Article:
RosePapaHands

My father-in-law, a beautiful man who has been my only dad since I was 15, spent a week in a rehab center in March. He was then sent back to the hospital showing evidence of less-than-optimal care while in the facility. We had no way of knowing the care he was (or was not) receiving because the facility was on lockdown with no visitors allowed due to COVID19. We lost him a few days later, and the world lost an amazing man who blessed the lives of many.

We got to spend his final day with him in Hospice Care–a gift from their staff that will never be forgotten. We stayed in for the next several days and some of us have only left home for his burial. Saying goodbye was never going to be easy, but it was made much more difficult because of the questions that will always plague our family regarding the likelihood of his life being shortened by a lack of quality rehabilitative care.

I’ll be honest–the thought of that sweet man being neglected is one I have a really hard time processing.

Since his death, we have heard numerous stories of advanced-age loved ones being neglected in rehab care facilities. That hurts my heart. Know what else hurts? Being told by doctors that most facilities caring for the elderly have sub-standard care, that by and large the attendants in such places don’t value their calling, and that it makes medical professionals hesitant to even release a patient to that type of facility because the prognosis automatically takes a nose-dive. I’m not sure why that came as a shock to me, but it did.

To clarify, not for a minute do I think all people who work in that type of facility provide less than optimal care. I personally know some wonderful caregivers, and I thank God for them and the vitally important job they do.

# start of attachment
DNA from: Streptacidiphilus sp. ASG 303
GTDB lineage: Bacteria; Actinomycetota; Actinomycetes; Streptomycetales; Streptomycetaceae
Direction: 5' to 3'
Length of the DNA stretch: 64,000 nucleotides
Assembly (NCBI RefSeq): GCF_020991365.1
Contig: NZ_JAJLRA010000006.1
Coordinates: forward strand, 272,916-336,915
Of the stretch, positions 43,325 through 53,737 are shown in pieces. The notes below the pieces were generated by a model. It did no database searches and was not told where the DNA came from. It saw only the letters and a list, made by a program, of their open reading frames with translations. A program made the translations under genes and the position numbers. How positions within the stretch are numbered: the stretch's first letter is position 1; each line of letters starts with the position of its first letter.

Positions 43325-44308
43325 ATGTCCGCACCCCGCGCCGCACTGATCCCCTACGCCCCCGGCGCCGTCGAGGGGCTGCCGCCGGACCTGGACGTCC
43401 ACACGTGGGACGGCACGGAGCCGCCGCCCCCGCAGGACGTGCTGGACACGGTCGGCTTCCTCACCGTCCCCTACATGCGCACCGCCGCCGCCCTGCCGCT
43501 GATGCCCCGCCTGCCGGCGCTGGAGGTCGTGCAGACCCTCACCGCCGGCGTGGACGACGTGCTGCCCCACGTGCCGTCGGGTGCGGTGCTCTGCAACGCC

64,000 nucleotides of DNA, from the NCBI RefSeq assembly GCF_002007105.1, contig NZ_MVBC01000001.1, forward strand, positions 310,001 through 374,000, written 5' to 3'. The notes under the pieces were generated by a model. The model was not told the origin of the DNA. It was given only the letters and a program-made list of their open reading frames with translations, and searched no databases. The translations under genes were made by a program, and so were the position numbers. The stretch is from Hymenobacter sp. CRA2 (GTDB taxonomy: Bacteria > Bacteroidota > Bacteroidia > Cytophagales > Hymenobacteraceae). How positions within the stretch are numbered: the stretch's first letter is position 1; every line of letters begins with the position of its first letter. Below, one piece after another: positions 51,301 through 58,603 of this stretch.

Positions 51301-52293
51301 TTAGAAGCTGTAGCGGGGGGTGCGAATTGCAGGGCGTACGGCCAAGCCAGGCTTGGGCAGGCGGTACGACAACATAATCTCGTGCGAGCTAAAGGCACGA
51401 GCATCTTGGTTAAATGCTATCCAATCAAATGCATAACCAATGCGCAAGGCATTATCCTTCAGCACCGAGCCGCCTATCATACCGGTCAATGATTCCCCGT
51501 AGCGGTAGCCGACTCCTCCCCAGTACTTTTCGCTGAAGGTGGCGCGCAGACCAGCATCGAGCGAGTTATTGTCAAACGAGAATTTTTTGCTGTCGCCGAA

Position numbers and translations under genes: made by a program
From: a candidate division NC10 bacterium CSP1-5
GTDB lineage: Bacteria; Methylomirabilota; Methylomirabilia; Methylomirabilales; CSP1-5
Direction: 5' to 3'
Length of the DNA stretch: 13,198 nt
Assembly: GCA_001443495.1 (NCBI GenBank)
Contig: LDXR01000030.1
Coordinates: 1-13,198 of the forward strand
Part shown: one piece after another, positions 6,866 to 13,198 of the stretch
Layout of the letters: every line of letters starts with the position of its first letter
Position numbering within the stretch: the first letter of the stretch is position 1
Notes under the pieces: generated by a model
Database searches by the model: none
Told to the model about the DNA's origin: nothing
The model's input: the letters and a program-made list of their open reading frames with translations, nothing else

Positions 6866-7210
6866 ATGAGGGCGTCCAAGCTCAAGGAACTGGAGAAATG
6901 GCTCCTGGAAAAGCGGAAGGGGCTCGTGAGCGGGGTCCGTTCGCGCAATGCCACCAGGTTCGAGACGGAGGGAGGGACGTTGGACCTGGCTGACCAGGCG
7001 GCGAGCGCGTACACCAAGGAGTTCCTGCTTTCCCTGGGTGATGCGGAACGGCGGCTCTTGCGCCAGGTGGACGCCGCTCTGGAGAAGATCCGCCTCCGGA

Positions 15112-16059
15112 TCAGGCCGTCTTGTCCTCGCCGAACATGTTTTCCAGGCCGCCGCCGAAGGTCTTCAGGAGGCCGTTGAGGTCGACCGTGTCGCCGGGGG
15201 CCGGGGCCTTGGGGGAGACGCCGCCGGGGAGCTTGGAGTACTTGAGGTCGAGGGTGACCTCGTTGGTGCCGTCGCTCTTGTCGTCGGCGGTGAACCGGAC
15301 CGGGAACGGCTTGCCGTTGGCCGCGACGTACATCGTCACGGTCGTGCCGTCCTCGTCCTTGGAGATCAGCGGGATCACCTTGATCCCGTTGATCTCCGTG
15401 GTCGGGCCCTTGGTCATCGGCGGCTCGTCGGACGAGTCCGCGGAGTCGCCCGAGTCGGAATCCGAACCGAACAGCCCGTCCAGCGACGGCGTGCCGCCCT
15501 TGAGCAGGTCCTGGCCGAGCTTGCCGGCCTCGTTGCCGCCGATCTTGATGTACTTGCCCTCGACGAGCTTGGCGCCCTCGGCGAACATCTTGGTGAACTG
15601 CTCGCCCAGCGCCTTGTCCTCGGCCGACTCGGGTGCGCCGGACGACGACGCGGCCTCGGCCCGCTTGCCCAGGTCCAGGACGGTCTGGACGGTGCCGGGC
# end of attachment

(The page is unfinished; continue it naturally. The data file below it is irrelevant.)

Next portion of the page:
So here’s my message to those who work in such a place:

First, you are appreciated. You are seen. The work you do is valuable. If you haven’t heard that in a while (or ever), I am saying it now.

Second, please, if you cannot care for the elderly lovingly and gently and diligently, please find a new career. These people are precious to their families, and they are a treasure to our society. They are often under-appreciated, but these lovely seniors have seen so much we’ve never seen, experienced things we haven’t and could teach us so much if we care enough to listen.

We can’t look forward to more of their stories and being blessed by their presence if you fail to see them as worthy of your time and attention. Take the time to look beyond their condition, their needs, their complaints, their pain, and see them as we do. Please. At the very least, don’t be mean.

This plea applies to all the time, but particularly right now during this challenging time of quarantine when our beloved elderly are at your mercy and we have no window into the quality of their care. I beg you, if you can’t go above and beyond and love on our loved ones, at least do your job and care for them on a basic level. We count on you to keep our loved ones thriving, so I’m asking you to carefully consider the way you approach the job you do.

Please take care of our elderly family members. They are worth your time and energy. They are our very heart.

2 thoughts on “An open letter to elderly-care facility personnel

  1. Lisa I am so sorry to hear of the passing of Mr. Easterling. He raised wonderful sons and i remember his wife from my younger years. I know without a doubt he is with our Lord but I feel so sad for the hurt you and your family are feeling at this time. May the Love of our Lord comfort you at this time. If anyone in your family ever needs help I highly suggest Griefcare. I know the Methodist church on Bloomingdale and the Baptist church off of North Parsons used to hold meetings. Regardless, they have things online that can help. I am so sorry for your loss. I send my deepest heartfelt virtual hug to you now.

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